Motherhood

‘Ten Things I Always Tell Pregnant Women’

'Ten Things I Always Tell Pregnant Women' by doula Erica Chidi Cohen

A conversation with Erica Chidi Cohen feels like one big pep talk. A doula, author and co-founder of LOOM (a education hub for pregnancy and parenting in L.A.), Erica has attended more than 300 births. “You’d think after so many years I’ve had my fill of babies,” she says. “But I’m always overwhelmed by the pure joy that fills the room. It’s a beautiful thing to watch a mother and child take each other in for the first time.” Her guidebook, Nurture, comes out tomorrow, and here Erica shares 10 things she tells new mothers…


BECOMING PREGNANT

Fertility. During the conception process, sometimes you need a little help. Adoption or surrogacy or IVF, it’s all great. We should all be empathic and sensitive about how people come to parenthood. You’re a mother, you’re a mother — no matter how you got there.

Listening to your gut. When you’re pregnant for the first time, you may feel vulnerable, and so many people will give you advice. Sometimes that advice isn’t right for you. So, trust to your intuition. That can show up in your body in lots of different ways — basically, if you’re having strong feelings, that’s your intuition speaking to you. Listen to that voice.

Body changes. Be gentle on yourself. The changes in your body are to bring a person into the world. Find comfortable clothing; nightly baths might feel good. It sounds woo-woo, but every day before you leave the house, look at yourself in the mirror, and say, “I love you.” Looking and talking to yourself can feel emotional; you might even cry. It’s a quick practical thing to do to reconnect with a part of yourself that doesn’t typically get a lot of nurturing.

THE BIRTH PROCESS

Packing a bag. If there’s a toilet paper you like, bring it with you. Most hospitals have one-ply! Feel free to bring your robe, pillow or anything else that will help you relax. Also, everyone calls it a “birth bag,” but it can be a wheelie suitcase!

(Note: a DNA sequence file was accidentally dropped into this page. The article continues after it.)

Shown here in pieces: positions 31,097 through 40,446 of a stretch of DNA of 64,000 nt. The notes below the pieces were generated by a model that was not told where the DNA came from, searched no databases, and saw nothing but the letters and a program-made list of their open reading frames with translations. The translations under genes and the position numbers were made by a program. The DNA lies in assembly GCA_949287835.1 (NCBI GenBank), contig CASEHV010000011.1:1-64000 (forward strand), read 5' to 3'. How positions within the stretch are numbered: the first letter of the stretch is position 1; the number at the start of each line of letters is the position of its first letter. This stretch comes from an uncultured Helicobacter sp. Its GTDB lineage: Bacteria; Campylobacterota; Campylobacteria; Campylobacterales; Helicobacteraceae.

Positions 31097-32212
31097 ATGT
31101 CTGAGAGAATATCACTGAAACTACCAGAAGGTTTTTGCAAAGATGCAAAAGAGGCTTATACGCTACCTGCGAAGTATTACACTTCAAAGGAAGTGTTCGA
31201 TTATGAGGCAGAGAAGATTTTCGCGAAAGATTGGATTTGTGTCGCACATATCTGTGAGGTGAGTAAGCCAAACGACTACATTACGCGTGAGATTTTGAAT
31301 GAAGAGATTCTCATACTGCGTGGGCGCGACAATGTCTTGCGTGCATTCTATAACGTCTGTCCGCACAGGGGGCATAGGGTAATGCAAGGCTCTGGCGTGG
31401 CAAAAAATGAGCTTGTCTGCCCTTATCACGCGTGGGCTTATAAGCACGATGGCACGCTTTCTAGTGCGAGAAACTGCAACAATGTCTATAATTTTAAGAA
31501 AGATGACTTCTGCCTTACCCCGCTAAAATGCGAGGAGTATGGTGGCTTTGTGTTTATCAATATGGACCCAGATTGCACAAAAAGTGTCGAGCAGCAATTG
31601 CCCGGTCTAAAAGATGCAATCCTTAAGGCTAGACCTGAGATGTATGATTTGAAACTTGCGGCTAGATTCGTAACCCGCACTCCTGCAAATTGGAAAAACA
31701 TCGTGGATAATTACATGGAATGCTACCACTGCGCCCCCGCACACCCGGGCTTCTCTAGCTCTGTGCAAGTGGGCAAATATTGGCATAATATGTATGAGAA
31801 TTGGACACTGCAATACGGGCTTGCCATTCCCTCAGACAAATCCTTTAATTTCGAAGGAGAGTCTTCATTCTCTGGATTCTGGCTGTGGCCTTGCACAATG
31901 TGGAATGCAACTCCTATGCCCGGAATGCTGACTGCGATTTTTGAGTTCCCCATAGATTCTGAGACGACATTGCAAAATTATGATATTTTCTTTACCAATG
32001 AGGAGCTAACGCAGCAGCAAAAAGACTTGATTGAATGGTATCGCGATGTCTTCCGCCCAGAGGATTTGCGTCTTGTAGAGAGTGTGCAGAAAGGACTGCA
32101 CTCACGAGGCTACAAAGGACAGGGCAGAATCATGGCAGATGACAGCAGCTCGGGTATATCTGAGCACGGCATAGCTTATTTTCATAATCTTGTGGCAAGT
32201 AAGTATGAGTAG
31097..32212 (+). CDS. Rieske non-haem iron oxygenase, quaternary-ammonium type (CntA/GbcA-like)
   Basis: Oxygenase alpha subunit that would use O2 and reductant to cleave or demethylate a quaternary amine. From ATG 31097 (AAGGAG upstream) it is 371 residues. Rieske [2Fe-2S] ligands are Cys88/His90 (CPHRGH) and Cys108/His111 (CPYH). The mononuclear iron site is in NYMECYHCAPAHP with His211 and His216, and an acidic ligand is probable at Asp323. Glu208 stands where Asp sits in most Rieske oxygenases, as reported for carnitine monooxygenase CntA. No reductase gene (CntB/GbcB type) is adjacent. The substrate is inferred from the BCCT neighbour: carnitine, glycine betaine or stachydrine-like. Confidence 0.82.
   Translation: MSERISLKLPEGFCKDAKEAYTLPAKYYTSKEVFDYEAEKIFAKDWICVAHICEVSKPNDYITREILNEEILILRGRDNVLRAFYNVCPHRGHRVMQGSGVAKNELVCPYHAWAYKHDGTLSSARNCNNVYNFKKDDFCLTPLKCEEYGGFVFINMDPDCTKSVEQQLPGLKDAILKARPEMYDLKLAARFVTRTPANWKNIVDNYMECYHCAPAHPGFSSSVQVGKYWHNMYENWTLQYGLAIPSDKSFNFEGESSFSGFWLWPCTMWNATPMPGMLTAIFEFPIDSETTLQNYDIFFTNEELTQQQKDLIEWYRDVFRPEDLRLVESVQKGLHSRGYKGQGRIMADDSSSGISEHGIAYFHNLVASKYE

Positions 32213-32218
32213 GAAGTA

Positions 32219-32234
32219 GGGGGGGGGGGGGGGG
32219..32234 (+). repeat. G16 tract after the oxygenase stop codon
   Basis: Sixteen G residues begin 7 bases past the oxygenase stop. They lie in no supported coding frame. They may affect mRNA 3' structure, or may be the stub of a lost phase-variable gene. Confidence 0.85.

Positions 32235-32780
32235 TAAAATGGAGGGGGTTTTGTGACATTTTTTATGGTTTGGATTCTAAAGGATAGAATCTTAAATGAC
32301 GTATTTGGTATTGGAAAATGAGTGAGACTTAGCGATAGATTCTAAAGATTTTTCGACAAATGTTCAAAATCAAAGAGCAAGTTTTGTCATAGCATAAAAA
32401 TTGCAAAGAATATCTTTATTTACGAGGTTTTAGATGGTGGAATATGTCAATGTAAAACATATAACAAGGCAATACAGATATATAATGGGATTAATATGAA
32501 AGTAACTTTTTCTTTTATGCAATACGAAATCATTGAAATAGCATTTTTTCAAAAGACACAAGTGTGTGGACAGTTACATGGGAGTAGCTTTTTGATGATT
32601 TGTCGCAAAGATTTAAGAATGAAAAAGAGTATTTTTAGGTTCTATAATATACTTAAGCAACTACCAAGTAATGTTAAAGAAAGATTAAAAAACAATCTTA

Natural birth. We need to stop using the term “natural birth.” The concept of natural birth is divisive and inherently competitive. All birth is natural. It’s as simple as that. If you want to have the intense sensations of labor and you’re coping well, go for it! If you have a hard time with pain or you have bad associations from trauma, that’s totally okay. You have the inherent right to choose how you want to navigate your birth experience, and those choices should be free of judgment. You should be celebrated for moving through the process of pregnancy and birth, however it unfolds, unmedicated, medicated or cesarean. THERE IS NO UNNATURAL BIRTH. It’s not Westworld. It’s all natural.

Managing labor. Pain in labor is different from any other pain. It’s sophisticated. You won’t feel it continuously for hours — like when you sprain your ankle. You’ll have little breaks between contractions. Whether you’re unmedicated or medicated, here are a few things that might provide comfort: soothing music; an essential oil diffuser (lavender, neroli or both — I’ve seen an instant mood change when doctors/nurses walk into rooms with aromatherapy); a focal point, like bringing a picture into the room and looking at it during contractions; massage; and moving or swaying. Repetition and rhythm can feel good. One client played “Push It” over and over when she was pushing!